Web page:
Rail Baltica’s role in shaping the future of freight logistics

Posted: 15 February 2024 | | No comments yet

Rail Baltica’s freight plan had a starring role in the Finnish Association of Purchasing and Logistics (LOGY)’s event earlier this month.

rail baltica freight

In the beginning of February, Rail Baltica team actively participated in the LOGY Conference, organised annually by the Finnish Association of Purchasing and Logistics “Revolutionising Supply Chains – with AI & Sustainability,” bringing together key players in business and logistics to explore sustainable and smart solutions in their activities.

The conference, held in Helsinki on 8 February and continued in Tallinn, Estonia on 9 February, featured sessions on internal logistics, procurement processes, sustainable logistics, and the integration of artificial intelligence in the supply chain. Rail Baltica’s presentation, led by Kristīne Malnača, Head of Global Project Strategy and Economics Department, RB Rail AS, highlighted the project’s significance in European transportation development. Malnača emphasised that as the project advances, it not only ensures seamless passenger services but also unlocks abundant opportunities for the freight logistics industry.

Rail Baltica, the ambitious railway infrastructure project connecting Finland, the Baltic States, and potentially extending to Central Europe, holds a great significance in European transportation development. As the project progresses, it not only promises modern passenger services but also presents numerous opportunities for the freight logistics industry,” said Kristīne Malnača, Head of Global Project Strategy and Economics Department.

It was emphasised during the event that Finland’s logistics industry has faced challenges in the past years and needs to adapt its strategy due to the closure of borders between Finland and Russia, which has halted all East-West transit. Other challenges resemble those encountered by industry players elsewhere; for example, there is a shortage of the workforce, especially for first- and last-mile logistics. This shortage provides an incentive to develop driverless solutions, including autonomous vehicle development, remote driving, and shunting. Regarding Rail Baltica, it is necessary to develop services that allow the transportation of unaccompanied trailers. Another challenging topic for the industry, echoing the theme of the LOGY Conference 2024, is the need to integrate environmentally sensible solutions while remaining conscious of the impact on costs.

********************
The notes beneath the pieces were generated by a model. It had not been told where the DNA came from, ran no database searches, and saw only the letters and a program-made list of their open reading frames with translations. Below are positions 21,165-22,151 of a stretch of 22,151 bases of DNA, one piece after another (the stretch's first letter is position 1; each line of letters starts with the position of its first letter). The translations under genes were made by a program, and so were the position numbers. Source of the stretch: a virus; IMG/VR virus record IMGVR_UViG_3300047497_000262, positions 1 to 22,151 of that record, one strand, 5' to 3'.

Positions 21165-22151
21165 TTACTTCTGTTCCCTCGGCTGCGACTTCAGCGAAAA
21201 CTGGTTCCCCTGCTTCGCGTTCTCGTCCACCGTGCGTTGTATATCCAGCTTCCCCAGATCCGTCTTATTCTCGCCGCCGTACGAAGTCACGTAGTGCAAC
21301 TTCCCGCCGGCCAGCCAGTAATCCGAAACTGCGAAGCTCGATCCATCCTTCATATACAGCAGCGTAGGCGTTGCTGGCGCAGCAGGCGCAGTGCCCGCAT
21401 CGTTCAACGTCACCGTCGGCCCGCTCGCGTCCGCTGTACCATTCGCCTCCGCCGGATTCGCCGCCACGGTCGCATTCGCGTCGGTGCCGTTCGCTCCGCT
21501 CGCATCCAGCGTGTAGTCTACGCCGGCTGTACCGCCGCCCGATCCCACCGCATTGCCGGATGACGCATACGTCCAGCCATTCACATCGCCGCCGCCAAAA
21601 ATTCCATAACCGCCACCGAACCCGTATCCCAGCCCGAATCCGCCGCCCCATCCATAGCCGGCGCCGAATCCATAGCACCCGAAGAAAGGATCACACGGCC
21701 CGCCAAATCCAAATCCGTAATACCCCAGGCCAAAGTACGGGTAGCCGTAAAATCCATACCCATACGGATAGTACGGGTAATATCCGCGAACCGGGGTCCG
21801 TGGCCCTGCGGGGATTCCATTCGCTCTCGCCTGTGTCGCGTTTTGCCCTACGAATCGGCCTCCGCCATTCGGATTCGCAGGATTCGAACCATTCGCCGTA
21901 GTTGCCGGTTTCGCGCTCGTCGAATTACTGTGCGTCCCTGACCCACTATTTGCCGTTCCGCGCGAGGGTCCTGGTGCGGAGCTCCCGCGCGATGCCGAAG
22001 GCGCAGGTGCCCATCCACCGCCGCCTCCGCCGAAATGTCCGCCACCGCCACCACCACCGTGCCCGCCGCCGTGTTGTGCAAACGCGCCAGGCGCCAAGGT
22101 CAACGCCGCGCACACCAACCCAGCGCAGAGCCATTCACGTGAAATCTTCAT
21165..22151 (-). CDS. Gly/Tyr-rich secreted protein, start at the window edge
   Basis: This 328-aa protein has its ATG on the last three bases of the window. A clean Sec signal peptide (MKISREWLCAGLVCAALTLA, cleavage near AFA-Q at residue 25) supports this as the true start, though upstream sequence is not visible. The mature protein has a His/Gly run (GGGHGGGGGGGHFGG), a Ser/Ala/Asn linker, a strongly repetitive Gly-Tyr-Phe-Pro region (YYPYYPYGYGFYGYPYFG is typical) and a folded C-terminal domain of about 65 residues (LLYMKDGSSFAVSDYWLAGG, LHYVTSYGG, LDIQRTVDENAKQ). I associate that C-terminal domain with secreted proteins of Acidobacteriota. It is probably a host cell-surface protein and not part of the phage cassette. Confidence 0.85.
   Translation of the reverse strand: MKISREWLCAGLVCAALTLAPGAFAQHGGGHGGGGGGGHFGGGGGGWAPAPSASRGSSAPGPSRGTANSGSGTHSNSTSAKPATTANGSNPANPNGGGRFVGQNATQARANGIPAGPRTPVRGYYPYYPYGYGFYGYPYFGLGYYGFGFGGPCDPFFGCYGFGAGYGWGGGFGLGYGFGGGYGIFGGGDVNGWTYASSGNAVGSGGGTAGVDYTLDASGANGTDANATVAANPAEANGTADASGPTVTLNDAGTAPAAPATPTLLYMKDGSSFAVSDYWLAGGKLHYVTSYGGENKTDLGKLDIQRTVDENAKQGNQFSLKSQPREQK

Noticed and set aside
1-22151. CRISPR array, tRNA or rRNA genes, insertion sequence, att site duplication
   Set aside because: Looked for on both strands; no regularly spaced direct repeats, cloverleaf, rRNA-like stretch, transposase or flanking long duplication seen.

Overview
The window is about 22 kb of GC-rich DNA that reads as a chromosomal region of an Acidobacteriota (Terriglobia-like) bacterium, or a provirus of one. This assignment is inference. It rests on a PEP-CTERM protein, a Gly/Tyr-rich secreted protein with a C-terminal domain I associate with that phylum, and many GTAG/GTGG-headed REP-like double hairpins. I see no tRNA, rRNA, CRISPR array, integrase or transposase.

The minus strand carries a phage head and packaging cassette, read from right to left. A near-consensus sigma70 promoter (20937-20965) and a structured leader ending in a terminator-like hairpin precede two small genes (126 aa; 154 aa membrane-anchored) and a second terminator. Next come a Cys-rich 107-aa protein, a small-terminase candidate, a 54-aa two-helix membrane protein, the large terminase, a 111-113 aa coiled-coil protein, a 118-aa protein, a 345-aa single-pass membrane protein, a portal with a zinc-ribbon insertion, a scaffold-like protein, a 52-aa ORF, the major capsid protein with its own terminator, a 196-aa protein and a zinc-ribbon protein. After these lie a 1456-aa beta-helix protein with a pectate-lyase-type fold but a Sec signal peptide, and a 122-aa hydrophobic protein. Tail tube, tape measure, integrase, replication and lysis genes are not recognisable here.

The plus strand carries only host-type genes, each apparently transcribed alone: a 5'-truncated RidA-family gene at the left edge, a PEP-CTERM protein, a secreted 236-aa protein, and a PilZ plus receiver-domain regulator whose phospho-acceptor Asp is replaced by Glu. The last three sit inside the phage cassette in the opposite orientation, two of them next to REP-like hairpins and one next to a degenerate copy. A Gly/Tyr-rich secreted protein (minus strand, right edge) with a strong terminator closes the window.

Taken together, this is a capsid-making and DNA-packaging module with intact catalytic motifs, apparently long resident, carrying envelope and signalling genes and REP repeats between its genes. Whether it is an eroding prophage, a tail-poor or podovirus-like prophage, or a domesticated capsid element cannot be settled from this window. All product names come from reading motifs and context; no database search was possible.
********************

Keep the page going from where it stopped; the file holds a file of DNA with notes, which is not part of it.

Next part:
“Finland stands as one of the neighbouring countries poised to benefit from the Rail Baltica project. This was evident during meetings with Finnish logistics companies in Tallinn, where the atmosphere and spirit were supportive and cooperative. It was concluded that commercial readiness holds equal importance as the construction of the railway itself. Thank you, Finland/Logy24, for your support. We look forward to our next meetings,” said Heigo Saare, Head of System Operations and Safety at Rail Baltic Estonia.

Rail Baltica experts revealed that, beyond serving the freight industry, one of its primary objectives is to provide comfortable and modern passenger services, including featuring interline/codeshare ticketing and a single check-in for the entire journey, with the aim of enhancing the passenger experience and promoting rail travel as a convenient and attractive option for commuters. The seminar audience expressed unanimous interest in utilising the Rail Baltica corridor as passengers, specifically highlighting the appeal of car-carrier train services for comfortable and affordable travel, especially for the Finns.

Intermodal Logistics Opportunities along the Rail Baltica Route

Rail Baltica opens new intermodal options by developing connectivity between different modes of transportation, including air to rail, marine to rail, road to rail, and 1435 mm rail to 1520 mm rail. The aim is to enable efficient and cost-effective movement of goods, catering to the evolving needs of the logistics industry. According to the latest data, the expected volume forecast between Finland and the Baltics would amount to 375,000 tonnes per year, primarily driven by bulk commodities (approximately 70% comprising forestry, gravel, and refined petroleum products). However, Finnish industry players emphasised that the logics and economics of transportation govern the world of logistics. While companies seem open to the idea of using the Rail Baltica railway for freight transportation, they note that the new infrastructure will hardly compete with maritime transport for the transportation of low-cost bulk from Finland to continental Europe beyond the Baltics. Rail Baltica could be competitive for bulk transportation in cases where the destination is within the Baltics.

The representatives of the LOGY conference generally agreed with the findings of the freight user survey conducted by RB Rail AS in 2023. From a customer’s perspective, the railway infrastructure should be developed and accessible as one seamless network across the Baltics. Time and cost of service are crucial for the railway to compete with existing modes of transportation, and Rail Baltica must include smooth transshipment service at freight terminals. The services developed along Rail Baltica must also align with market expectations regarding data management, including real-time data for day-to-day information exchange, cargo accompanying documents for track and trace capabilities, and information on delays and problems encountered both at terminals and during rail freight transportation.

Leave a Reply

Your email address will not be published. Required fields are marked *

This site uses Akismet to reduce spam. Learn how your comment data is processed.